wherein the at least one functional unit is responsive to a stream operand instruction to receive the at least one operand from the stream head register;
wherein the streaming engine is responsive to an interrupt to retain state metadata of the stream in the address generator, stop recall of the data elements of the stream, and discard the data stored in the stream buffer; and
wherein the streaming engine is responsive to a return from the interrupt to reopen the stream and resume recall of the data elements of the stream based on the state metadata retained in the address generator.

23. A digital data processor comprising:

a data register file including a plurality of data registers to store data, each data register being designated by a register number;
an instruction memory to store instructions, wherein each of the stored instructions specifies a data processing operation and at least one operand;
an instruction decoder to recall instructions from the instruction memory and to determine, for each recalled instruction, a data processing operation and at least one operand;
at least one functional unit to perform a data processing operation upon at least one data operand corresponding to an instruction decoded by the instruction decoder and to cause a result of the data processing operation to be stored in a data register file; and
a streaming engine connected to the instruction decoder to, in response to a stream start instruction, recall a stream of an instruction specified sequence of a plurality of data elements from a memory, wherein the streaming engine includes: an address generator to generate stream memory addresses corresponding to the stream; a stream buffer to receive and store data corresponding to the stream memory addresses; and a stream head register connected to the stream buffer to store a next sequential data element of the stream to be used by the at least one functional unit;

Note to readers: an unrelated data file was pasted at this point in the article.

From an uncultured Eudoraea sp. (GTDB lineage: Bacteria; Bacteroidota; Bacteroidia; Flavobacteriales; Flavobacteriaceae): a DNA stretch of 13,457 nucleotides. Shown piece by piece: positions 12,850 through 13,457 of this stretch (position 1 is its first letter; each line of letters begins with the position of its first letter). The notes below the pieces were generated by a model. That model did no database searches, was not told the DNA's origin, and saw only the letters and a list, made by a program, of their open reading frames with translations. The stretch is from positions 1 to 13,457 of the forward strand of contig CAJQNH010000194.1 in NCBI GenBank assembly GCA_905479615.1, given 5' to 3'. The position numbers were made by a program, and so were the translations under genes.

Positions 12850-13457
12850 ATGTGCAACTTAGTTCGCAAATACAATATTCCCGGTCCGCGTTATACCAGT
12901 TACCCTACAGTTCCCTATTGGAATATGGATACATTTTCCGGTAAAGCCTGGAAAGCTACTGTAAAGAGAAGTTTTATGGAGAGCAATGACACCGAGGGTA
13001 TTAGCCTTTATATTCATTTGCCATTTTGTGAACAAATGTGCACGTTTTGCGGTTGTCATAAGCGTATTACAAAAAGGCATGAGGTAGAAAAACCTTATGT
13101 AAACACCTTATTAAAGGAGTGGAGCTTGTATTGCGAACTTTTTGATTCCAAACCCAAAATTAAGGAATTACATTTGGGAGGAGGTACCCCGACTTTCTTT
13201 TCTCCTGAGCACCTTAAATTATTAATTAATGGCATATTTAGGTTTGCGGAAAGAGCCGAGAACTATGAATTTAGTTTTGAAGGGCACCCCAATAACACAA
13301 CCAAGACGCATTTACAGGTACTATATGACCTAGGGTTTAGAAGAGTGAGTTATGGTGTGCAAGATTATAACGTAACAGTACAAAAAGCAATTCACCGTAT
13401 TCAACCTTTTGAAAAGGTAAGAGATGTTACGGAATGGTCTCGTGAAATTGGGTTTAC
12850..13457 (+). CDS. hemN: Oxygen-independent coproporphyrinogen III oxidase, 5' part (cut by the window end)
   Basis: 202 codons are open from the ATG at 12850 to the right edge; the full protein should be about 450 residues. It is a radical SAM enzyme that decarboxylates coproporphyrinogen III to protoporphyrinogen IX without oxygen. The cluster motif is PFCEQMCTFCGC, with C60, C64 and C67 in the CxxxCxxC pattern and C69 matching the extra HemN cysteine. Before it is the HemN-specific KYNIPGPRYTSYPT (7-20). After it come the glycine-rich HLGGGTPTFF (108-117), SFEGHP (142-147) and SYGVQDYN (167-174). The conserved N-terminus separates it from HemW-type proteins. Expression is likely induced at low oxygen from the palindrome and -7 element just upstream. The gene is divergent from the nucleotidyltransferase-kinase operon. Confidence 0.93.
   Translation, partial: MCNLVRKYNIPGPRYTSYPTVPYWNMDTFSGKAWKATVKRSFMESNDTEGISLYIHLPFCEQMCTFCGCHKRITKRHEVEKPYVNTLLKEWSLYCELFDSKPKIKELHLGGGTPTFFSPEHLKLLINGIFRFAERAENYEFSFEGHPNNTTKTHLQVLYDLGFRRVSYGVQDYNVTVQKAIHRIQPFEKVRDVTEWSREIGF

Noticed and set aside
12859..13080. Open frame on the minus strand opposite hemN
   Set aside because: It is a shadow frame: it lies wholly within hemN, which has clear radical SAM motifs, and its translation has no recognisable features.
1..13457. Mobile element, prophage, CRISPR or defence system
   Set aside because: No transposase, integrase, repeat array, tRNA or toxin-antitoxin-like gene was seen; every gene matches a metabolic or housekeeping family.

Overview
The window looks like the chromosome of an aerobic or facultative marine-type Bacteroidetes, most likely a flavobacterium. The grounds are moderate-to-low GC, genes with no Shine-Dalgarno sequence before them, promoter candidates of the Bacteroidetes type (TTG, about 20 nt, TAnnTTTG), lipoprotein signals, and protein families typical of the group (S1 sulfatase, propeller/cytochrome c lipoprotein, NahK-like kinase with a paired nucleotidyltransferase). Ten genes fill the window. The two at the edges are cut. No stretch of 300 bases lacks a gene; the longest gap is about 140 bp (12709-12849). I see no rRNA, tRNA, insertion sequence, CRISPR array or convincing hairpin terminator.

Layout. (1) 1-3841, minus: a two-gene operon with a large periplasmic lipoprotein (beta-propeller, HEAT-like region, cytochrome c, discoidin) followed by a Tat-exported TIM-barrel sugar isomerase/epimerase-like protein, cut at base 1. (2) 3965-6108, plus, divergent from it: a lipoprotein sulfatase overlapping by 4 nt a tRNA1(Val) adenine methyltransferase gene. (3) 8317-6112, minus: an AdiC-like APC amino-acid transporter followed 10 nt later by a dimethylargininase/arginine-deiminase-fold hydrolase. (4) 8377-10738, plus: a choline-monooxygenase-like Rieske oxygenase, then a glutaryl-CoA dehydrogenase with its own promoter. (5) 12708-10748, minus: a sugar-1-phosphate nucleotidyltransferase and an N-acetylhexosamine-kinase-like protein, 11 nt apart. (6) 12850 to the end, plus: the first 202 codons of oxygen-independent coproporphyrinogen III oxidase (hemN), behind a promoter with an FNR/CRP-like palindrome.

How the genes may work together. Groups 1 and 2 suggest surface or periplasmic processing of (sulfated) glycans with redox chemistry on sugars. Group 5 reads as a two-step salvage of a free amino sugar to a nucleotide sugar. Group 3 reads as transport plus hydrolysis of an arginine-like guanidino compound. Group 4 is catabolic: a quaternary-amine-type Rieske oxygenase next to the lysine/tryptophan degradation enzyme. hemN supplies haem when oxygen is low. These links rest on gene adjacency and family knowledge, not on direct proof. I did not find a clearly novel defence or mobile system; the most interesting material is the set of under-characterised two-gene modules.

wherein the at least one functional unit is responsive to a stream operand instruction to receive the at least one operand from the stream head register, and the stream operand instruction is one of a stream operand read only instruction or a stream operand read and increment instruction;
wherein the streaming engine is responsive to an interrupt to retain state metadata of the stream in the address generator, stop recall of the data elements of the stream, and discard the data stored in the stream buffer;
wherein the streaming engine is responsive to a return from the interrupt to reopen the stream and resume recall of the data elements of the stream based on the state metadata retained in the address generator;
wherein the instruction decoder is responsive to the stream operand read only instruction and to the stream operand read and increment instruction to supply data from the stream head register to the at least one functional unit as an operand;
wherein the instruction decoder is responsive to the stream operand read and increment instruction to control the streaming engine to store a next fetched data element in the stream head register;